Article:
These ideas are borrowed from the Internet’s design. A popular legend, that also happens to be true, is that the Internet was designed to withstand nuclear attack. Paul Baran, a computer scientist at RAND in the 1960s, did come up with essential Internet features while trying to design a communications network that, in his words, that would allow “the survivors of the holocaust to shuck their ashes and reconstruct the economy.” Baran took the Internet’s design from the human brain, which can recover from damage by mapping functions to new neural paths.

In the 1960s many people thought Baran’s ideas were pie in the sky, especially the regulated monopoly, AT&T, which described the central ideas of the Internet as “preposterous.” Today, the transformation of electric networks faces similar resistance, despite the obvious benefits. These benefits are not just practical, but also economic: A decentralized electric grid would open the electric business to entrepreneurs and small businesses, and could spark an innovation revolution similar to that seen in the 1980s when computing moved from central mainframes to personal computers. It is hard to predict the business models that might emerge, but that’s what makes it exciting.

The problem is that getting from here to there is incredibly daunting. While there are technical challenges in the integration and storage of multiple sources of power, they are not insurmountable. A 2007 Department of Energy study pointed to advances that have made distributed generation plausible, including “photovoltaic panels, microturbines, reciprocating engines, thermally-activated devices, fuel cells, digital controls, and remote monitoring equipment, among other components and technologies.” Indeed, as that study pointed out, some of the basics are in place: there are, in fact, already 12 million independent generating units in the United States, mainly operating as backups. The main challenge, the Department of Energy stressed, is that existing utilities seem to want no part of the new system.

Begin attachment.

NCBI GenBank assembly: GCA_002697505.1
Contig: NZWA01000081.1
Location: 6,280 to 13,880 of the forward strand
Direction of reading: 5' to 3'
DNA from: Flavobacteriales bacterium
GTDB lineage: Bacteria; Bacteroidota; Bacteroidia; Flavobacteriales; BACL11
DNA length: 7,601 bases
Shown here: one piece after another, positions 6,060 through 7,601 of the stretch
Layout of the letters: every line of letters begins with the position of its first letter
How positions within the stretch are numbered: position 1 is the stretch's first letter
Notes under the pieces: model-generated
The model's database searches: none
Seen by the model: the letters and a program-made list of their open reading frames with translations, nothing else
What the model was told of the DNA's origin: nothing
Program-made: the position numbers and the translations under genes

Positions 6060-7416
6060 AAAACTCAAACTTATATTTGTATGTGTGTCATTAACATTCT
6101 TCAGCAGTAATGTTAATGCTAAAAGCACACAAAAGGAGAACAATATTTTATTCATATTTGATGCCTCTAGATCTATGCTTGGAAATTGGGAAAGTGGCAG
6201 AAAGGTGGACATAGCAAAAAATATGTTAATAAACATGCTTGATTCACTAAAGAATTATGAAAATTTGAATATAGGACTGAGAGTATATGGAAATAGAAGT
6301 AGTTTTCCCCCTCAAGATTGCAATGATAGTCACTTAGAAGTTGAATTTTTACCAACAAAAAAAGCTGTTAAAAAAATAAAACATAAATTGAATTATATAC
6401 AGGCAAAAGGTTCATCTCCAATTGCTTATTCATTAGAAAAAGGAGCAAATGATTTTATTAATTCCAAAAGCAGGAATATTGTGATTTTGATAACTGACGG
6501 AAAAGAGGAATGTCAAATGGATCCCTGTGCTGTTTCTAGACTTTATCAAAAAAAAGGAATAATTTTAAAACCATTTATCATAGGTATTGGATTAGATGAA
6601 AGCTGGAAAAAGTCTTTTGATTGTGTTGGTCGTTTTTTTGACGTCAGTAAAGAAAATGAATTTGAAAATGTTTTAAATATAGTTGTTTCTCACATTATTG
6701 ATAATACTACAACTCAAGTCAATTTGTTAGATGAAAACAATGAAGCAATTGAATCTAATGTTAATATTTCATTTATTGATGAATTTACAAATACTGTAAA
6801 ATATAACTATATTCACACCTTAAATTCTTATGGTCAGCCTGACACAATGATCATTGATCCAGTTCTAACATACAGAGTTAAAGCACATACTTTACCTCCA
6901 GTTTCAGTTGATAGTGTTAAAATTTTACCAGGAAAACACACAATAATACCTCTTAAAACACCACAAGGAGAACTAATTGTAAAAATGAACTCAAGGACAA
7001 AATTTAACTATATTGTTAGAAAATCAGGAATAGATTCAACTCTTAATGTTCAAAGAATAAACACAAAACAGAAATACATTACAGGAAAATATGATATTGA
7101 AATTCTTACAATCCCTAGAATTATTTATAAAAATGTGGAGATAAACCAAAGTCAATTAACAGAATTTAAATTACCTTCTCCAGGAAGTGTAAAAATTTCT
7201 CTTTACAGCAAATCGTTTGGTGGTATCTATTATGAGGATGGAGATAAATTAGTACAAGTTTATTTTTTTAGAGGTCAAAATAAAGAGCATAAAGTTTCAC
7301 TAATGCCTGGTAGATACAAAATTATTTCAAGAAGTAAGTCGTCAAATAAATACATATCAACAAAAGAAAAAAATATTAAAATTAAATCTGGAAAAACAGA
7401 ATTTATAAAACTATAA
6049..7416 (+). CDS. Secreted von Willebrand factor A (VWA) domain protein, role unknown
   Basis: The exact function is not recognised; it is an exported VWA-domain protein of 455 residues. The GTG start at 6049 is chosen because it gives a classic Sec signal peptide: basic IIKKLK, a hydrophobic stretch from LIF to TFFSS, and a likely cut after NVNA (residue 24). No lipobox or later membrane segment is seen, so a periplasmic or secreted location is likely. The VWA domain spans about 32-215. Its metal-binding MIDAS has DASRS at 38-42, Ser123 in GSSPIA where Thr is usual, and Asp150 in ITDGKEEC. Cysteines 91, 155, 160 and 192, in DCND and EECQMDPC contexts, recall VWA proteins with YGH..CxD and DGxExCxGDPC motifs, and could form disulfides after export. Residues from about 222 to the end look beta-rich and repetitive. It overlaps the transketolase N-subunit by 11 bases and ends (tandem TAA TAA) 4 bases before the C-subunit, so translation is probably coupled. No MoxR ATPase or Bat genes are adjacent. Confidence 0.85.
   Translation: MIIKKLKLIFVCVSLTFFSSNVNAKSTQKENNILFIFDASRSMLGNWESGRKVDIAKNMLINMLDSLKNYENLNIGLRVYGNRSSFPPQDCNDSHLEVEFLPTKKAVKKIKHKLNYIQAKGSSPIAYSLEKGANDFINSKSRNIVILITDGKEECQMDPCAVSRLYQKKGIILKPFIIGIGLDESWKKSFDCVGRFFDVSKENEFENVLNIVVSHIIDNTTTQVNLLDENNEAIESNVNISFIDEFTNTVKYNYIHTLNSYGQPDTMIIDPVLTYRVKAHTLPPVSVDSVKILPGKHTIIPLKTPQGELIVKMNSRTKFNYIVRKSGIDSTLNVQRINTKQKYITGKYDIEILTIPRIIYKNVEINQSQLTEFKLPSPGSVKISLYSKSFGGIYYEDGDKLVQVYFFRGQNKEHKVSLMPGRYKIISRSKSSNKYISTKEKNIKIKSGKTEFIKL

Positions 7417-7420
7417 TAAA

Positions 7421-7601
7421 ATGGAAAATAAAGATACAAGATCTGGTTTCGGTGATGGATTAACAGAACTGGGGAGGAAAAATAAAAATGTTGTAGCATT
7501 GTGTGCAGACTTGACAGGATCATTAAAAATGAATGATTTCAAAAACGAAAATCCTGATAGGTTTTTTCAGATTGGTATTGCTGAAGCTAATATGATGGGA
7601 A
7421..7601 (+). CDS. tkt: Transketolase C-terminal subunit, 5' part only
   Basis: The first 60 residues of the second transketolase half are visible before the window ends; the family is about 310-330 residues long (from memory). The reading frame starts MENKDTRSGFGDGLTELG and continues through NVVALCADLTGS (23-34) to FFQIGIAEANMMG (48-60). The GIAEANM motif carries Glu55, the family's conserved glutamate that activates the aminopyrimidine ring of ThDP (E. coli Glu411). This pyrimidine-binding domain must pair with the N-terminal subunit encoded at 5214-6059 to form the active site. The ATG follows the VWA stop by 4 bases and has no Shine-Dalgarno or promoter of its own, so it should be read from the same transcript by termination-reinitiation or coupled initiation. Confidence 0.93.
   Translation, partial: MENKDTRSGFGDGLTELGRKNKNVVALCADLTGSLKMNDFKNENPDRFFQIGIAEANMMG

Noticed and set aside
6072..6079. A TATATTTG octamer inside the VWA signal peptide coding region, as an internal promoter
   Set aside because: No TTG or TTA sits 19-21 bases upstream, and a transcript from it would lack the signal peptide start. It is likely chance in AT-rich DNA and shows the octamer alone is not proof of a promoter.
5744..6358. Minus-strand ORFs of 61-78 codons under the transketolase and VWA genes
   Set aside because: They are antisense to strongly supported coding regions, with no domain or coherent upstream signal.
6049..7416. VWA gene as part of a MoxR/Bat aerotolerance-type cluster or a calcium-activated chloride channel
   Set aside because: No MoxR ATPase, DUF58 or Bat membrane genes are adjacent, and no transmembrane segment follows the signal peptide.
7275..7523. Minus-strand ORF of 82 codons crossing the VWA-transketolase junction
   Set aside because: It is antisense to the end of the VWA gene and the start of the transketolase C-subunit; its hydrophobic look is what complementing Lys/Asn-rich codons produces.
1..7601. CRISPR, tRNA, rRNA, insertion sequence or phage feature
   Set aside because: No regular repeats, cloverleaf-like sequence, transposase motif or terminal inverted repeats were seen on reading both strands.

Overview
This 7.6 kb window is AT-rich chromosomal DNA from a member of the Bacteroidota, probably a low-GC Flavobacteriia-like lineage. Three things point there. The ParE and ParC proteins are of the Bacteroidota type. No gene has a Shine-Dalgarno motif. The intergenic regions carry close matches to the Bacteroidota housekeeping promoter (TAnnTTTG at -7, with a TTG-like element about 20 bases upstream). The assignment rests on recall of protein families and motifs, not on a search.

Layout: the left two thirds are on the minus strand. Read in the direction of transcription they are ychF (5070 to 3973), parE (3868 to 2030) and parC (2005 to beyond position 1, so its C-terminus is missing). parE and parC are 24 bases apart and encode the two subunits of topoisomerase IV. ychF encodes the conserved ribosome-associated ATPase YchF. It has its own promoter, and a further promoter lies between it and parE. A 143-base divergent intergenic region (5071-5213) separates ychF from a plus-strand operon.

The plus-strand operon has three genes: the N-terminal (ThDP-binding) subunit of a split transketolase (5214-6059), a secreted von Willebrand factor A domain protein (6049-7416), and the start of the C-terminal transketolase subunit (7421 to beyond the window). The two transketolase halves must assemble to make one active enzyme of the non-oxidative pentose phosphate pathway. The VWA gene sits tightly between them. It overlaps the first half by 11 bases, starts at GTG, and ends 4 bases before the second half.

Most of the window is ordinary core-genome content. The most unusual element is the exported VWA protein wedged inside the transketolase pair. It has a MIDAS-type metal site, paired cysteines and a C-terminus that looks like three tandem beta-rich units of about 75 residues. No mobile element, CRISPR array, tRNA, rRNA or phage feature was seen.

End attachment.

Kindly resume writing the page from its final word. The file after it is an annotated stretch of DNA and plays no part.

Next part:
Inertia is the main problem.  At some level, the existing power companies, mostly former or current regulated monopolists, control the system and they have no real incentive to want anything other than incremental change. Like the AT&T monopoly in the 1960s, the utility industry resists “independent” generation at all costs except as an emergency backup, and it typically charges various fees for “interconnection” or “standby” that make relying on local power financially implausible. It is true that moving to a different kind of network would cut into the utilities' revenue.

There have been movements to reform the American electric network before, but unfortunately, the electricity deregulation movement of the 1990s, rather than produce real architectural or technological revolution, simply generated profit opportunities and sometimes even further centralization. Despite occasional prodding by Congress and the states, the movement to decentralize energy networks needs a real push, or we’ll continue to have crippling power outages both after disasters and when trees fall on power lines.

It takes long term political leadership to try and reform the electric networks.  So far, it has been states in the West that have gone the furthest: Colorado, in 2010, passed a bill requiring that 3 percent of the State’s power be generated by decentralized sources. If ever there was a time for the East to try to catch up, that would be now.